The form factor of an internal wireless radio network interface card (NIC)
defines a physical and electrical bus interface that enables the radio card
to communicate with a computing device. The barrage of form factors — a fancy
way of saying the physical size and shape of a device — demands that you be
careful when purchasing a card that matches your specific user device. Let’s
take a closer look at the various forms available for desktop PCs, laptops and
Personal Digital Assistants (PDAs).
Industry Standard Architecture (ISA)
The ISA bus is the most common bus interface in the desktop PC world. ISA has
been around since the early 80’s for use in the IBM PC/XT and PC/AT. Because
of this, the proliferation of the ISA has been significant.
Despite its lack of speed (2MBps), nearly all PC’s manufactured up until a
short time ago had at least one ISA bus. The ISA bus has failed, however, to
advance at the pace of the rest of the computer world, and other higher speed
alternatives are now available. ISA doesn’t impose too much of a performance
impact on 802.11b wireless LANs, but it’s not advisable to purchase new ISA
cards because of the possibility of them becoming obsolete.
Peripheral Component Interconnect (PCI)
The PCI bus is the most popular bus interface for PCs today and boasts a throughput
rate of 264Mbps. Intel originally developed and released PCI in 1993, and it
satisfies the needs of most recent generations of PCs for multimedia, graphics
and networking cards.
PCI cards were the first to popularize Plug and Play (PnP)<DEFINE: PnP>
technology. PCI circuitry can recognize compatible PCI cards and then works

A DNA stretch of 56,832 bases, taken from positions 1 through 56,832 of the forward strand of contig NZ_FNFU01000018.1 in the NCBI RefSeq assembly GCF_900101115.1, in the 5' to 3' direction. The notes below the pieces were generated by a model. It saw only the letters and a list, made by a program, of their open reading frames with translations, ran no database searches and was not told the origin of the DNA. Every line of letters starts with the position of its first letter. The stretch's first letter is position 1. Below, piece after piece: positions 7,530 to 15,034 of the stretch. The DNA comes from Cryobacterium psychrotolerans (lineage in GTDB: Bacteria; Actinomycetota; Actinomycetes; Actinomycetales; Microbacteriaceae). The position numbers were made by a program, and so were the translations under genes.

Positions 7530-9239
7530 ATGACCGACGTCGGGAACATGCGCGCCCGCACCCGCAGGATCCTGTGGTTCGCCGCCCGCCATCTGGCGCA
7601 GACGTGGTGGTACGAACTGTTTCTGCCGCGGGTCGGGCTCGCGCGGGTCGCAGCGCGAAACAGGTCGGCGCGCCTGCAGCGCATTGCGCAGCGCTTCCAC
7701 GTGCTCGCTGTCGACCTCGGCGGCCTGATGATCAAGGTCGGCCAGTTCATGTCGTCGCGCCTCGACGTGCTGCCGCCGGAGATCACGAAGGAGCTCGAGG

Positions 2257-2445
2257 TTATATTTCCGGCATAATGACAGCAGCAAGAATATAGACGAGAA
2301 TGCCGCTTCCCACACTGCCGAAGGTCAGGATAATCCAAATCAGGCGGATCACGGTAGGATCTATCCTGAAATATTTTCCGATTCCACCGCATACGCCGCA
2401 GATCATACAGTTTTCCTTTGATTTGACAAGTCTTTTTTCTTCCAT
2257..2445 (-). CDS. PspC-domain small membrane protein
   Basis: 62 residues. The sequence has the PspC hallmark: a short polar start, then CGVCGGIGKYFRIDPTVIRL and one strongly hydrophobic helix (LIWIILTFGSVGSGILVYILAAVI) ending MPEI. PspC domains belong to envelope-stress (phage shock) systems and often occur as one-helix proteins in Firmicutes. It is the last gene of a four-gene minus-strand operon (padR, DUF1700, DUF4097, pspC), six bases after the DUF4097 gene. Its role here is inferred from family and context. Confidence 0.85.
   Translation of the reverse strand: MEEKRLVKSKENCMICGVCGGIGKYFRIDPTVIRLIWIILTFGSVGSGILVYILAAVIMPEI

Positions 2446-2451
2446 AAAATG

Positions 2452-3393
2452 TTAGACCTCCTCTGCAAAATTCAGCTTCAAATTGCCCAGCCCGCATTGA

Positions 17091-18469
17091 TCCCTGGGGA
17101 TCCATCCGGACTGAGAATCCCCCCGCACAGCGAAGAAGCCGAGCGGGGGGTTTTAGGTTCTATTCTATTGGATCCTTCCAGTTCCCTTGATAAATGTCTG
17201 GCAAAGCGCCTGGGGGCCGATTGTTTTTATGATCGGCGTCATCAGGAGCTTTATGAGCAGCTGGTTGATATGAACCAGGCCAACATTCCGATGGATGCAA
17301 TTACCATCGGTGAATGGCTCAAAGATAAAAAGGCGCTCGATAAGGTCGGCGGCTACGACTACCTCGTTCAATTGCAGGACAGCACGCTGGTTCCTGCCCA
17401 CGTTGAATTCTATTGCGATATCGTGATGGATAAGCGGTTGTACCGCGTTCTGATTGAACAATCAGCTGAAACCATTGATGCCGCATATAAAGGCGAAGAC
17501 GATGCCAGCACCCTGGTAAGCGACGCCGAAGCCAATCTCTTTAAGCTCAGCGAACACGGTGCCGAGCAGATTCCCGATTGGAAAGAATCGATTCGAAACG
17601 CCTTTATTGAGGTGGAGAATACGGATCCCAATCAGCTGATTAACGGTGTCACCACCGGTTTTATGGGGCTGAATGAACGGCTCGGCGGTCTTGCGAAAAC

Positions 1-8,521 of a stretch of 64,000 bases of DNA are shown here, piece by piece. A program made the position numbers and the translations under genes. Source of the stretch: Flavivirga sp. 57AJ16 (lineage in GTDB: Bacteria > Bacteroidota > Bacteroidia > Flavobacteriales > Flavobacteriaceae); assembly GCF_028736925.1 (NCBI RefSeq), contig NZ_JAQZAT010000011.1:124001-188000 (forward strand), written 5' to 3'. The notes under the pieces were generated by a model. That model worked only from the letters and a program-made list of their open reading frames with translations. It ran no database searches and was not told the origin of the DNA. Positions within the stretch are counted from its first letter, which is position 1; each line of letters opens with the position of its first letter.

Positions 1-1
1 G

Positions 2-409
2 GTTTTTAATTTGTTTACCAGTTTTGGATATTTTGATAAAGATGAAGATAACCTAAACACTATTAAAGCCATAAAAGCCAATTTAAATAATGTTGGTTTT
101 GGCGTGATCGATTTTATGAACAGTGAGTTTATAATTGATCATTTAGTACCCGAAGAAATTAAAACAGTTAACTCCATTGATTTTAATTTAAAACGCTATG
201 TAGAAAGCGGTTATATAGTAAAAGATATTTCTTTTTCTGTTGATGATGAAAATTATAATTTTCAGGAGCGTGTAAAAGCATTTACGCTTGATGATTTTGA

with the computer’s operating system to set the resource allocations for each
card. This helps save time and prevents installation headaches.
Most wireless LAN vendors offer PCI-based radio cards instead of ISA… if
you must use an internal card, they’re the only way to go when equipping a desktop
PC with wireless LAN capability. In order to ensure good connectivity with an
access point, think about purchasing PCI cards having an external antenna
connector to allow the placement of the antenna on top of a desk. Permanently
attached antennas on PCI cards generally remain hidden behind PCs and low to
the floor where there are large obstructions, such as desks, that offer significant
Developed in the early 90’s by the Personal Computer Memory Card International
Association (PCMCIA), the PC Card is a credit card sized peripheral device that
can provide extended memory, modems, connectivity to external devices, and,
of course, wireless LAN capabilities to laptops. They are the most widely available
WLAN cards available. In fact, they are much more popular than ISA or PCI cards
because of use in a growing number of laptops.
If you want to share a PC Card with your desktop PC, consider using an adaptor
that converts a PC Card into a PCI card. This allows purchasing one card for
use in both types of computers. Take the PC Card along with you a business trip
or home from work and utilize the same card when back in your office using a
Antennas are generally integrated into the wireless PC Card, with a stub that
extends outside the PC Card slot and provides omni-directional RF propagation
patterns. In most cases, these integrated antennas provide very good performance.
Some PC Cards, though, come with optional removable antennas in case you have